Panovs Credit Their Release from the USSR to Public Campaigns
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Panovs Credit Their Release from the USSR to Public Campaigns

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Valery and Galina Panov credited their release from the Soviet Union to emigrate to Israel to the world-wide public campaign conducted for them. Panov, who arrived in New York with his wife, Thursday night for an American tour, told a press conference Friday that “you gave us life because you stirred up public opinion” and urged continuation of such efforts.

Panov praised Sen. Henry M. Jackson, the Washington Democrat, for demanding that Soviet Jews be guaranteed the right to emigrate in exchange for U.S. trade concessions. He said the Senator was “a wonderful combination of a human being and a man of courage who refused to compromise the human rights and the futures of men and women like me and my wife and my fellow Jews in the Soviet Union.” He described the KGB’s harassment and Jailings of himself and his wife as a deliberate effort to destroy the ballet dancers mentally, physically and as artists.

Panov said he and his wife. “plan to make our home and our base in Israel, and eventually recruit dancers from around the world, as well as teach and train Israelis, to form a classical ballet company there, the first one ever in that country.” Their first appearance in the United States will be as honor guests at a dinner here tomorrow night at which 500 Jewish leaders will inaugurate New York’s first United Jewish Appeal and Federation of Jewish Philanthropies joint campaign for Jewish needs at home. in Israel and throughout the world. An official City Hall reception is planned for the Panovs at noon Tuesday.

Their first professional performance in the United States will be held Dec. 10 at the Spectrum in Philadelphia. Proceeds will go toward financing activities on behalf of Soviet Jewry. After London appearance to tape a BBC special, they will return to the U.S. for a performance in Washington on Dec. 17 and at the Los Angeles Shrine Auditorium Jan, 4 and Jan. 5. They are scheduled to return to Israel next March.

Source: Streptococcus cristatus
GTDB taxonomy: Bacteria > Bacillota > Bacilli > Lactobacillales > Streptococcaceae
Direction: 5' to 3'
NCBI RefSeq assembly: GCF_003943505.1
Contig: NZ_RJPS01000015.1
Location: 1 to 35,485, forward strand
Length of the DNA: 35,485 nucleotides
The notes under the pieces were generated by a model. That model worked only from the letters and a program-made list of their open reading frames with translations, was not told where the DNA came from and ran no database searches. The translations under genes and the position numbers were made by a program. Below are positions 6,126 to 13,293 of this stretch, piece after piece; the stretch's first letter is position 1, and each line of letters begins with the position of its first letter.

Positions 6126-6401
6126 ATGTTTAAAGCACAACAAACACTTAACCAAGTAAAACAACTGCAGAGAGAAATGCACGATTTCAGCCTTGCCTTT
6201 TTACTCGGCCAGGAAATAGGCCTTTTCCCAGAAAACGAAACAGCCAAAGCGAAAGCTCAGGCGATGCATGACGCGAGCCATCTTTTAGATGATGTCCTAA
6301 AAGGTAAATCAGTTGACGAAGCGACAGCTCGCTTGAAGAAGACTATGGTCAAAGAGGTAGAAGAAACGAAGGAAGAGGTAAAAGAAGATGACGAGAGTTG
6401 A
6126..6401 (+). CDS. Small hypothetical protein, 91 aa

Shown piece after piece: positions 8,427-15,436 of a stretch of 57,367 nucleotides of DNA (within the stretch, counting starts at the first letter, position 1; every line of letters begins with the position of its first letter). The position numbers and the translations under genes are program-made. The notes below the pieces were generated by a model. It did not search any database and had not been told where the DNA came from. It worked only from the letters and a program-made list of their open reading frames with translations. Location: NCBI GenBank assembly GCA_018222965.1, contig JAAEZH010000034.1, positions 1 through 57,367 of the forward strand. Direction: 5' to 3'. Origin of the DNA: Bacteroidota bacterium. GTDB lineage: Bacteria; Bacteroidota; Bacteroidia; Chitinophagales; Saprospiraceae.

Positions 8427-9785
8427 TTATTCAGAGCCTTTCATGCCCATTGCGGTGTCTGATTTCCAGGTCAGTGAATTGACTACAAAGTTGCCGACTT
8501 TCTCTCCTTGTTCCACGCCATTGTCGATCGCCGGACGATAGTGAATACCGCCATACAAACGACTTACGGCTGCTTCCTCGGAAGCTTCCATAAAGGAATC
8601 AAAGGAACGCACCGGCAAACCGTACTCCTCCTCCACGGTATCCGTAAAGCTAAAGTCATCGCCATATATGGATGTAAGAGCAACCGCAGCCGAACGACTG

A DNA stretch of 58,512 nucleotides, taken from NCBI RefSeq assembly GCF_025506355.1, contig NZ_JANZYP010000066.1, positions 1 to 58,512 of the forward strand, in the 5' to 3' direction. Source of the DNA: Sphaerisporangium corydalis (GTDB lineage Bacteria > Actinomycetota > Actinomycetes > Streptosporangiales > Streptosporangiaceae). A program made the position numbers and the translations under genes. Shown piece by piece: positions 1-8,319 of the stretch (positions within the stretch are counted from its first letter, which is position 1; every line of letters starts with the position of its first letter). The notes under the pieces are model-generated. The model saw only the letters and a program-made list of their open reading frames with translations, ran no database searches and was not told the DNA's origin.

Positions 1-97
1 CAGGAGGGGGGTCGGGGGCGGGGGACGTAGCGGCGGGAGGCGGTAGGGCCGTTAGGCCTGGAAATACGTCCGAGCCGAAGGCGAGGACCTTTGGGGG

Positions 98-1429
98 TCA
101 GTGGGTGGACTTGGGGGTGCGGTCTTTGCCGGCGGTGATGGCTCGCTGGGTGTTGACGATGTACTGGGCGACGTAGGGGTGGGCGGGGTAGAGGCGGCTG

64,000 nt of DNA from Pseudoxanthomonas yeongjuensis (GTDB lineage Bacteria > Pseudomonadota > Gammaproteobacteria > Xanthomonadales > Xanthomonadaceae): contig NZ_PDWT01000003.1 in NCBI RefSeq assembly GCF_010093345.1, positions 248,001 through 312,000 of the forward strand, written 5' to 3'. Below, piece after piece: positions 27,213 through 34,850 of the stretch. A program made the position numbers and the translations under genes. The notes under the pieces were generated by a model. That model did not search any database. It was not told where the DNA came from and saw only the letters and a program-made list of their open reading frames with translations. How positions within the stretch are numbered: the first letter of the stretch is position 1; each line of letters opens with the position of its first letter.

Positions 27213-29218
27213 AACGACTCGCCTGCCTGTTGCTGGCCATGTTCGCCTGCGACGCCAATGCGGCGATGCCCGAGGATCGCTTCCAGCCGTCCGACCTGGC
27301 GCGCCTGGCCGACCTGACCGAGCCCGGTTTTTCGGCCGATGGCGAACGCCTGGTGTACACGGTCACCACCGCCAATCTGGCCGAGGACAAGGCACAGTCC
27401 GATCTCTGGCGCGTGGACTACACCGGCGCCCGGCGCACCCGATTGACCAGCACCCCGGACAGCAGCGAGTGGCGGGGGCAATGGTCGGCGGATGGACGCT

When Galina and Valery Panov arrived here Thursday they were greeted by children bearing roses and civic and communal leaders at Kennedy Airport. The Panovs’ New York visit is under the auspices of the UJA and Federation Joint campaign. The welcoming party included Samuel Hausman, a member of the UJA-Federation Joint board and Bronx Borough President Robert Abrams, a vice-chairman of the Greater New York Conference on Soviet Jewry. Hausman noted. in his (welcome that the Panovs are two of the 100,000 Jews who have managed to emigrate from the Soviet Union to Israel in the past three years.

Stanley H. Lowell, chairman of the National Conference on Soviet Jewry, issued a statement declaring that the Panovs “symbolize the struggle of all Soviet Jews who are repressed and held captive in a society which is hostile and even dangerous to them.”

Earlier this month in Tel Aviv, an enthusiastic audience of more than 300 cheered lustily for almost 10 minutes after what was generally proclaimed by those present as an unusual, long-to-be-remembered performance by Valery and Galina Panov. The capacity audience gave the stars a standing ovation and threw roses and carnations onto the stage of the Mann Auditorium. Israeli critics said afterwards that their performance was an exemplary demonstration not only of ballet as an art but also the expression of the human spirit which overcame prolonged difficulties by leaping over the Iron Curtain into the free world.

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